I'm looking for the holy trinity I suppose. Have you any suggestions? I've been reading good things about the Magnan Signatures (5"-wide copper-ribbon cables), but I gather the founder has retired and the company has closed down. There's a set of Inakustik LS1602 demos listed on Canuck Audio Mart that are highly touted. It seems crazy to put $5000 cables on a $1500 speaker, but they are great speakers and the cables are listed at 70% off. There is also a set of Stealth Hybrid MLT demos listed on CAM as well for $1400. If these or anything else perhaps closer to earth come to mind, please let me know. (I've heard the DH Labs Q-10 Signature is inexpensive and very good, but have been cautioned against mixing silver cables and metal drivers. The Stealths have some silver as well.)
My second question is about the Hegel's power requirements. With its proprietary feed-forward Sound Engine circuitry, is it as sensitive to A/C noise as other systems? I am in an apartment building with notoriously dirty power, have dimmers on many of my lights, and we're coming into air-conditioner season. And yet, when I crank up the volume full and stick my ear to the speaker without a signal all I hear is silence. Do you recommend specialty power cords or line filter/conditioners with this setup?
Thanks for your time,
Brett, that's a delicious little system you have there. I find the Hegel/KEF tandem to be a deeply resolving one, and it sounds like you're enjoying the twosome as well. While I think that cables definitely do make a difference as far as sound quality goes, I don't zealously affiliate myself with one brand or another. I do not have experience with either of the cables that you mention or the respective companies that make them. I can identify with your experience, however. My first pair of reviews for GoodSound! were of Nordost Blue Heaven LS cables, and a loom from Britain's Dynamique Audio. I found the Nordosts to sound more expansive, and a bit more extended at the top end, while the Dynamiques impressed with their outright resolution and bass. I admired the qualities of both. In hindsight, I would say that the Nordosts are a bit "tipped up" at the top end, and perhaps a hair lean through the bass. This seems to be the company's signature sound, of sorts. The Dynamiques, on the other hand, weren't bass heavy, as I originally thought, but simply produced the bass that the Nordosts did not. I suspect you might be running into something similar. If you're not satisfied with either of the cables you're currently using, I wouldn't think you'd find the tonal solution you're looking for by going up the respective product lines.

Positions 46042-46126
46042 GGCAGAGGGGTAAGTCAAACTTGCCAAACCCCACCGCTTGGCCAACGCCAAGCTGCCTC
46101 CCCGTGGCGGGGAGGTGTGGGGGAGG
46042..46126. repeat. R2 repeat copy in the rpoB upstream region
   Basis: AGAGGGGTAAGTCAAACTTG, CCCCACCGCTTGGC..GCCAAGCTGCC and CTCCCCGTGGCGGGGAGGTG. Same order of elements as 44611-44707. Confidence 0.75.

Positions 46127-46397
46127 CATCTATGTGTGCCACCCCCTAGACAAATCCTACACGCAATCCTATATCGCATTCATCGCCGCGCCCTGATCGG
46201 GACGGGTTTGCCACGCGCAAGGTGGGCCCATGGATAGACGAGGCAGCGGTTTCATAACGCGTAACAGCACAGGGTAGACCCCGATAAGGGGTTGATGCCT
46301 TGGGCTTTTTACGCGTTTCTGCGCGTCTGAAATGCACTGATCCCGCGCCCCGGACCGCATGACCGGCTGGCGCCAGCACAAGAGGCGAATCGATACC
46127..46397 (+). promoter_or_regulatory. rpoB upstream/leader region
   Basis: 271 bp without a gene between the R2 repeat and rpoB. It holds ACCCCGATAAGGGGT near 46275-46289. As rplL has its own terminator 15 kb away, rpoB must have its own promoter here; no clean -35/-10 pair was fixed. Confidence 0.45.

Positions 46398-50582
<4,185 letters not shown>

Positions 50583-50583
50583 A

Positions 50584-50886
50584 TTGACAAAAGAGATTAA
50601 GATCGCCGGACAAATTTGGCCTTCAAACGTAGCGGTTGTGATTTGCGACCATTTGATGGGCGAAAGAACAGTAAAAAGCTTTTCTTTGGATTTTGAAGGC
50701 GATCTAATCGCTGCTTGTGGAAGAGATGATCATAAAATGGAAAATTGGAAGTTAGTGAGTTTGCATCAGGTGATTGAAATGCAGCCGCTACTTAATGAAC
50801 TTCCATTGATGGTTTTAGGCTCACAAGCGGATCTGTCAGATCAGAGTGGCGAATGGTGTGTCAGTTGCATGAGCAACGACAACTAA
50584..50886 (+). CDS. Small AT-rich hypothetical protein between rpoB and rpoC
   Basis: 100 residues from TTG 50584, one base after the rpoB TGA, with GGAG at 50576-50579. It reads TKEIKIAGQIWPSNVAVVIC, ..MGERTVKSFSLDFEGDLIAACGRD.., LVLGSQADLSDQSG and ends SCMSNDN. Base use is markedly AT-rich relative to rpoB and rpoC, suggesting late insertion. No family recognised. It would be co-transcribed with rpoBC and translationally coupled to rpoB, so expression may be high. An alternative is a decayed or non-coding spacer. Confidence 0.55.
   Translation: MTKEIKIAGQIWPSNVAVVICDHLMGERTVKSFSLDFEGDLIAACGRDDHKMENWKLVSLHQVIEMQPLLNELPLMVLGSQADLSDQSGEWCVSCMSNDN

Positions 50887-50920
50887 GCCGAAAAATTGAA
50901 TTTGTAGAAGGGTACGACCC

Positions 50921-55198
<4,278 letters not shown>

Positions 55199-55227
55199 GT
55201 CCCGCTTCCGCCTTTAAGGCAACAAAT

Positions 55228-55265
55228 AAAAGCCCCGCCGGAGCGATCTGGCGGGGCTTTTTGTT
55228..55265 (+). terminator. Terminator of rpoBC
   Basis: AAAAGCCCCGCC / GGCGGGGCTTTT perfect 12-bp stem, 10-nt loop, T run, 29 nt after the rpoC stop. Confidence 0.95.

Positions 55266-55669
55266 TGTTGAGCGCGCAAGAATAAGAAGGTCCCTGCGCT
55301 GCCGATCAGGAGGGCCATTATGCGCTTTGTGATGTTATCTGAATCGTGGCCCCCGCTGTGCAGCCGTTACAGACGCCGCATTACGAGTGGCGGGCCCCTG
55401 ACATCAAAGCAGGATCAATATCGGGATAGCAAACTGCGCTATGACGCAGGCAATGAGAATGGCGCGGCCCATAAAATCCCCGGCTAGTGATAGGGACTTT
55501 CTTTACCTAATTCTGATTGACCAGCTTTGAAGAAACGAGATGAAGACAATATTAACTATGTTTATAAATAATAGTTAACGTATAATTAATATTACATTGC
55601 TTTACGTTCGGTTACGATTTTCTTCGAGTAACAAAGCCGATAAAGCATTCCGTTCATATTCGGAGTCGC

Your suggestion of DH Labs' Q-10 is probably a good one, as I, too, have heard very good things about that modestly priced cable. You get silver-plated OFC conductors for around $500/pr., which is pretty good value. I can personally attest to the quality of Dynamique Audio's Caparo hybrid speaker cable, which uses 4N (99.99%) silver conductors and 7N (99.99999%) silver-plated copper conductors. They're handmade in England, have a 30-day refund policy if you're not satisfied, and they sound terrific.